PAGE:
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Martin McGuinness resignation: Business groups warn of 'negative impact' on economy amid political turmoil


Former Deputy First Minister Martin McGuinness, pictured with Arlene Foster

Former Deputy First Minister Martin McGuinness, pictured with Arlene Foster

Former Deputy First Minister Martin McGuinness, pictured with Arlene Foster

Political instability and turmoil at Stormont following the resignation of Deputy First Minister Martin McGuinness will have a "negative impact" on the economy here, business groups have warned.

Mr McGuinness stepped down from his post as of 5pm on Monday, over Arlene Foster's refusal to stand aside during an investigation into the failed Renewable Heating Incentive (RHI).

It's now likely that will lead to a snap election being called.

And the current situation is “very concerning as political instability is neither good for business nor the economy”, according to Glyn Roberts, chief executive of the Northern Ireland Independent Retail Trade Association.

"If an Assembly election is to be called, we hope that it is done sooner rather than later to ensure a new administration is in place at the earliest opportunity to tackle these key challenges.

"However, an election is not going to fix the problems around the RHI scheme. We need to see real leadership from all the political parties to see us through this crisis."

The current situation at Stormont will add to business uncertainty and will have “a negative impact on economic and social development”, according to Nick Coburn, president of Northern Ireland Chamber of Commerce and Industry.

Northern Ireland politicians should compromise and think about putting the country first.

“The NI Chamber has a track record of encouraging our politicians as they put policies in place which will facilitate and support economic and social development.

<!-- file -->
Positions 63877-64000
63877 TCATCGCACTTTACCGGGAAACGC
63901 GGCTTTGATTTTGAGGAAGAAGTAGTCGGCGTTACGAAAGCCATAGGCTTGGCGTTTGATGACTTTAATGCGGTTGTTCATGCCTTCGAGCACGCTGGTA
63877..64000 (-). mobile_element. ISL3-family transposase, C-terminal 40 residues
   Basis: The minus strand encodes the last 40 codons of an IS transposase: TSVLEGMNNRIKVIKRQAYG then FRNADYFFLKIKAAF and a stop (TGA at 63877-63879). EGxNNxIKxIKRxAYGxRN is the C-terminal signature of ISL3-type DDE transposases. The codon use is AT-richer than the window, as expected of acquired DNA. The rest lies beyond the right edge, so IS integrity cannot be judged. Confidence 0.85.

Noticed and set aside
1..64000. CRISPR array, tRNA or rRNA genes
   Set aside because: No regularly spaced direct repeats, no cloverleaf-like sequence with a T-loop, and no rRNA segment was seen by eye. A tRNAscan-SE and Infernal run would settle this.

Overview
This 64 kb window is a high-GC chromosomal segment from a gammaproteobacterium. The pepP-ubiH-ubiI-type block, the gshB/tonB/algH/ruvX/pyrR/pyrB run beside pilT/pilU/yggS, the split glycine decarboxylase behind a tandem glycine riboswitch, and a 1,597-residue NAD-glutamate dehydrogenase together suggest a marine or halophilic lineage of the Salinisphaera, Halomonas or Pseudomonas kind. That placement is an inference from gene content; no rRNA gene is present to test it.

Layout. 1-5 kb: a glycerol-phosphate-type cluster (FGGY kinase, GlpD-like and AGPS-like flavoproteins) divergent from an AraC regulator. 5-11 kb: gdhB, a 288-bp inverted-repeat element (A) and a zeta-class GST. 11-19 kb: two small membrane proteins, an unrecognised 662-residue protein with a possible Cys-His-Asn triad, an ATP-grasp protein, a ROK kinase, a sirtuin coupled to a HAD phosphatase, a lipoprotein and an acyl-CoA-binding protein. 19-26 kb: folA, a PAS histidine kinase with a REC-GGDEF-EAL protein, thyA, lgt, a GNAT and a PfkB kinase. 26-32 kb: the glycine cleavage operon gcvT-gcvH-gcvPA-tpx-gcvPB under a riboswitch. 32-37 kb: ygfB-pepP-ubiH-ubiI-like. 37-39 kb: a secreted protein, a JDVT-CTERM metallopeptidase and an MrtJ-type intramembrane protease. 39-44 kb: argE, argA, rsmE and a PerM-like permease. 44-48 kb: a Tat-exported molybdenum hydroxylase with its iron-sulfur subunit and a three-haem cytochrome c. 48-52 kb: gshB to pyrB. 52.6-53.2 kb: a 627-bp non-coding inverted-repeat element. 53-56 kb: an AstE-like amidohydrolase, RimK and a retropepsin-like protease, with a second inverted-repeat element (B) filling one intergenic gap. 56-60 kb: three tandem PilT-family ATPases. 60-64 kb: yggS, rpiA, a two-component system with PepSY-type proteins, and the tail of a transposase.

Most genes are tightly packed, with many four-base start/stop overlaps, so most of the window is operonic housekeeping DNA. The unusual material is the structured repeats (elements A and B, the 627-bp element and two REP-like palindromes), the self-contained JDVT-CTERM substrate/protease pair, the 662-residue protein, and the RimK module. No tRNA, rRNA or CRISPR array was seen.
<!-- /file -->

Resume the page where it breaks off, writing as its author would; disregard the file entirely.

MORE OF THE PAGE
“So having remained as positive as we can for as long as we can, we have the credibility to say that throughout the business community there is presently a very deep sense of frustration at the instability which now characterises our political institutions.”

Angela McGowan, director of the CBI in Northern Ireland, said:

"The business community is not seeking to comment on the specifics that have given rise to today’s events other than to underline that there has seldom been a more important time for all our citizens to have a strong well-functioning Executive.

"Ahead of the triggering of Article 50, expected in March, Northern Ireland urgently requires strong leadership and representation as the UK negotiates its future relationship with the European Union.

"It is vital that our collective voice is heard during this crucial period to achieve the best possible outcome for all of our citizens."

The collapse of the Stormont Executive and Assembly is undoubtedly bad for NI business as many issues - such as Brexit and corporation tax still remain to be addressed.
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